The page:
The mass rally in central Taipei City on the island of Taiwan has so far continued for 100 hours in protest over the alleged unfair election, and some protesters have begun a hunger strike.
Lien Chan (second from right) and James Soong (third from right) join their supporters in the ongoing sit-in demonstration near the "presidential palace" in Taipei on March 25, 2004. Thousands of protesters kept vigil for a fifth day to demand a recount of election votes. (People's Daily Online)
Shortly after the poll results of the election were announced on March 20, the opposition coalition of the Kuomintang and People First Party questioned the legitimacy of the election, which was won by the ruling Democratic Progressive Party (DPP) under the leadership of Chen Shui-bian. The coalition also said the shooting was suspicious, and demanded an investigation.
The protesters demanded a recount and the truth about the shooting of Taiwanese leaders Chen Shui-bian and Annette Lu on the eve of the election on March 19.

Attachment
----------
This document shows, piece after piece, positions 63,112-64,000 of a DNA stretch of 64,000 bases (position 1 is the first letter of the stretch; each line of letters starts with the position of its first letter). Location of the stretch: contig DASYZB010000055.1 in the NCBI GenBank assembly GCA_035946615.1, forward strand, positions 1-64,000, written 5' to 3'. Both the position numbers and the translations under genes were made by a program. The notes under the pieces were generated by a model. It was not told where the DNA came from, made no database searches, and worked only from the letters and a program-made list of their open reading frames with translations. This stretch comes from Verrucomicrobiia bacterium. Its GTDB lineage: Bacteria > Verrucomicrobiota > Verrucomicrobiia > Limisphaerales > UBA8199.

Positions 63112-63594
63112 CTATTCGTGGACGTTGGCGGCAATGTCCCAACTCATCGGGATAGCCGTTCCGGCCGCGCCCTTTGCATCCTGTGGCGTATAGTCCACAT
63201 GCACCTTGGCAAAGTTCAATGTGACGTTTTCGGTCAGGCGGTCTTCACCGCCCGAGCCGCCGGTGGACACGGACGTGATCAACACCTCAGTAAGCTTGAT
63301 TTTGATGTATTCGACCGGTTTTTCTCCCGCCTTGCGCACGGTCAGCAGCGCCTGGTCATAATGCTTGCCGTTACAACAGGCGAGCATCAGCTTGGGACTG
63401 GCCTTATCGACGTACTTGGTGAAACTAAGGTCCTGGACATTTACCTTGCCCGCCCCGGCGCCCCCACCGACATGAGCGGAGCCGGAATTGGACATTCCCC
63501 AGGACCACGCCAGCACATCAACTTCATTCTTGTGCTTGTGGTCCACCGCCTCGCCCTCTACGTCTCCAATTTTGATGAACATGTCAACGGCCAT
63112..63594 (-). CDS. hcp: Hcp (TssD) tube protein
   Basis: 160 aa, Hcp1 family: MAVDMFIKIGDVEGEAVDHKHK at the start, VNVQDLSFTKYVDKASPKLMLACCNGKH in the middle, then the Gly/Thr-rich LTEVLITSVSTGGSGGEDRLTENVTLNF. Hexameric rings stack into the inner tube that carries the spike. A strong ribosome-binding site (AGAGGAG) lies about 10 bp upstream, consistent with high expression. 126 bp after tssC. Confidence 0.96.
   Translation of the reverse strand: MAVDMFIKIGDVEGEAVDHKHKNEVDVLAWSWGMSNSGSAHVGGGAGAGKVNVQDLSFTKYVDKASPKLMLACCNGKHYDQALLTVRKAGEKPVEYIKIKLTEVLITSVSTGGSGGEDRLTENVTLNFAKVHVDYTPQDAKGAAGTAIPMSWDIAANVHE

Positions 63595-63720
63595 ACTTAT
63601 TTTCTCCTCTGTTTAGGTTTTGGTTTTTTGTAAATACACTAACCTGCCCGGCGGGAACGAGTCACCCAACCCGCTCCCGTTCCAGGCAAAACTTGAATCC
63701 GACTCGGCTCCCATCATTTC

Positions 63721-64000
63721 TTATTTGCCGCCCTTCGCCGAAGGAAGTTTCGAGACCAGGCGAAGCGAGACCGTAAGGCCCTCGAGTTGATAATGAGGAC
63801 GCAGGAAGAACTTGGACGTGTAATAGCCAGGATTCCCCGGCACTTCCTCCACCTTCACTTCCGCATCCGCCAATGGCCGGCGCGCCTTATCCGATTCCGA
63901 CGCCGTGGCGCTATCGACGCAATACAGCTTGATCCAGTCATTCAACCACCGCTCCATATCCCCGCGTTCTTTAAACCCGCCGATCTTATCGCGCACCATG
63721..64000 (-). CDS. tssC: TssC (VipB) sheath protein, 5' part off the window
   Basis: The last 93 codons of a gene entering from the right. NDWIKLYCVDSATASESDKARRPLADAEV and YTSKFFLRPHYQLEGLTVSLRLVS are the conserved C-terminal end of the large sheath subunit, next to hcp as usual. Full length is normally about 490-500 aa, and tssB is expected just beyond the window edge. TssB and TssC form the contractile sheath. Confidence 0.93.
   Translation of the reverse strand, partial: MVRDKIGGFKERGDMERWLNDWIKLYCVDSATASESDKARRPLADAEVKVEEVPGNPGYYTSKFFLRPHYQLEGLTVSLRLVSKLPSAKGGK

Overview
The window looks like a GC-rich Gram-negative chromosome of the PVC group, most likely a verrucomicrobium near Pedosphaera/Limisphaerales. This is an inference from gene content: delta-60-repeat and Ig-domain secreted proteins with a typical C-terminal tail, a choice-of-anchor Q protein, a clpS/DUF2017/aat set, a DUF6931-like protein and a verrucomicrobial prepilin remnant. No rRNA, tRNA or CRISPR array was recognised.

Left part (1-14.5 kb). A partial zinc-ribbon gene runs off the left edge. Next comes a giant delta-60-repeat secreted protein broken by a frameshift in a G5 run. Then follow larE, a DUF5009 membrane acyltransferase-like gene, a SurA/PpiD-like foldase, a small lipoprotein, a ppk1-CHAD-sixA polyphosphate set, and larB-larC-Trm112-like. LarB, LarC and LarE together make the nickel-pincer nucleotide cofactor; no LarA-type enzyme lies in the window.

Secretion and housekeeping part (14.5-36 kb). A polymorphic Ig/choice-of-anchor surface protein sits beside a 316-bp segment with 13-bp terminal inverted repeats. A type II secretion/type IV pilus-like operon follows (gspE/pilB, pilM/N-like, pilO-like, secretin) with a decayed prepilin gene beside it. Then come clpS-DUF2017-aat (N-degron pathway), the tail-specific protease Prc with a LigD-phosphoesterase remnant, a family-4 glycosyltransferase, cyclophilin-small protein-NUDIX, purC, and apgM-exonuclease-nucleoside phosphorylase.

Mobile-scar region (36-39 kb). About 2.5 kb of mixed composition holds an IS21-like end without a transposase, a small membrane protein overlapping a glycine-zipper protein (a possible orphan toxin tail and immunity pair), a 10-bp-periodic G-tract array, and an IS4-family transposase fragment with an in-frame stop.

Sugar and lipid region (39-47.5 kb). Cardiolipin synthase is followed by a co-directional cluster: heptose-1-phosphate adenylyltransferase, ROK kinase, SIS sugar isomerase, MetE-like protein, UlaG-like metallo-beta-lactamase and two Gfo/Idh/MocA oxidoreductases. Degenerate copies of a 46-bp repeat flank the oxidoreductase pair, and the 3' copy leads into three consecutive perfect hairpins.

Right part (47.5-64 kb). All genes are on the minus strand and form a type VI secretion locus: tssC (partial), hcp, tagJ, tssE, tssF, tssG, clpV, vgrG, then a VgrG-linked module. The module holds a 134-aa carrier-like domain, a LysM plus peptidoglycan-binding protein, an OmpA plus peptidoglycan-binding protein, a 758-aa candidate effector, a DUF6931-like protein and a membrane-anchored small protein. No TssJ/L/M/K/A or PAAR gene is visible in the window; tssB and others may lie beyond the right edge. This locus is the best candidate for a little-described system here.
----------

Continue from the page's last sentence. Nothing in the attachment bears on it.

Chen Shui-bian said Wednesday he was willing to meet Lien Chan and James Soong, on condition that the protesters disperse.
Supporters of opposition Nationalist Party Chairman Lien Chan carrys placards, symbolizing democracy is dead in Taiwan, during the ongoing demonstration near the "presidential palace" in Taipei on March 25, 2004. Thousands of protesters kept vigil for a fifth day to demand a recount of election ballots. (People's Daily Online)
Protesters took to the streets on the night of March 20 in Taipei, Kaohsiung and other major cities in Taiwan, and gathered in front of parliament despite cold weather and rain.
Lien reiterated his appeal to Taiwan's "election committee" not to make public the winner of the election as scheduled on Friday as disputes over the election remain unresolved.
Lien's Kuomintang decided to hold a large rally in protest.
Chen Shui-bian reportedly won only 29,000 more votes than the opposition coalition, while rejected votes total 330,000.